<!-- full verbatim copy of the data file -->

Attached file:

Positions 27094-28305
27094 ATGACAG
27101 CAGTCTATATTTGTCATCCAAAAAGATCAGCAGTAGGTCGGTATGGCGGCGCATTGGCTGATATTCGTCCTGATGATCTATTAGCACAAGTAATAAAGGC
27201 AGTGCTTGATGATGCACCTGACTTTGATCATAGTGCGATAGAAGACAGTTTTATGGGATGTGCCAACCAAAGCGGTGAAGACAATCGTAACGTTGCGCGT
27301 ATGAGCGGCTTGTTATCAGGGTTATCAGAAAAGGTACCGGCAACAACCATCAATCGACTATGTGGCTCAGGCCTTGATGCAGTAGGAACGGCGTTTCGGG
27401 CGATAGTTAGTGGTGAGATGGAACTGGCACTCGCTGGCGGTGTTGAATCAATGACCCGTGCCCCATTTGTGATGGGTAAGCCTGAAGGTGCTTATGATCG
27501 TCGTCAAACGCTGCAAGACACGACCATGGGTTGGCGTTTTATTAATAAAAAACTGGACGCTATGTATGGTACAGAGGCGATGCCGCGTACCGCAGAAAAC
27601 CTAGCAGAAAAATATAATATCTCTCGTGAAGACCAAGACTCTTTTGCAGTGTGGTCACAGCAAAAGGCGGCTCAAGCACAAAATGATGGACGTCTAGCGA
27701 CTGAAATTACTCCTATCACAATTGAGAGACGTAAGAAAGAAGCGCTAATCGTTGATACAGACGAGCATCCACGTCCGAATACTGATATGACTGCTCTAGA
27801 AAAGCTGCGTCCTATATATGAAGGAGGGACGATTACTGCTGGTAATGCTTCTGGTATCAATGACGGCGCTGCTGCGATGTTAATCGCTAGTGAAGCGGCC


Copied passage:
Positions 27094-28305
27094 ATGACAG
27101 CAGTCTATATTTGTCATCCAAAAAGATCAGCAGTAGGTCGGTATGGCGGCGCATTGGCTGATATTCGTCCTGATGATCTATTAGCACAAGTAATAAAGGC
27201 AGTGCTTGATGATGCACCTGACTTTGATCATAGTGCGATAGAAGACAGTTTTATGGGATGTGCCAACCAAAGCGGTGAAGACAATCGTAACGTTGCGCGT
27301 ATGAGCGGCTTGTTATCAGGGTTATCAGAAAAGGTACCGGCAACAACCATCAATCGACTATGTGGCTCAGGCCTTGATGCAGTAGGAACGGCGTTTCGGG
27401 CGATAGTTAGTGGTGAGATGGAACTGGCACTCGCTGGCGGTGTTGAATCAATGACCCGTGCCCCATTTGTGATGGGTAAGCCTGAAGGTGCTTATGATCG
27501 TCGTCAAACGCTGCAAGACACGACCATGGGTTGGCGTTTTATTAATAAAAAACTGGACGCTATGTATGGTACAGAGGCGATGCCGCGTACCGCAGAAAAC
27601 CTAGCAGAAAAATATAATATCTCTCGTGAAGACCAAGACTCTTTTGCAGTGTGGTCACAGCAAAAGGCGGCTCAAGCACAAAATGATGGACGTCTAGCGA
27701 CTGAAATTACTCCTATCACAATTGAGAGACGTAAGAAAGAAGCGCTAATCGTTGATACAGACGAGCATCCACGTCCGAATACTGATATGACTGCTCTAGA
27801 AAAGCTGCGTCCTATATATGAAGGAGGGACGATTACTGCTGGTAATGCTTCTGGTATCAATGACGGCGCTGCTGCGATGTTAATCGCTAGTGAAGCGGCC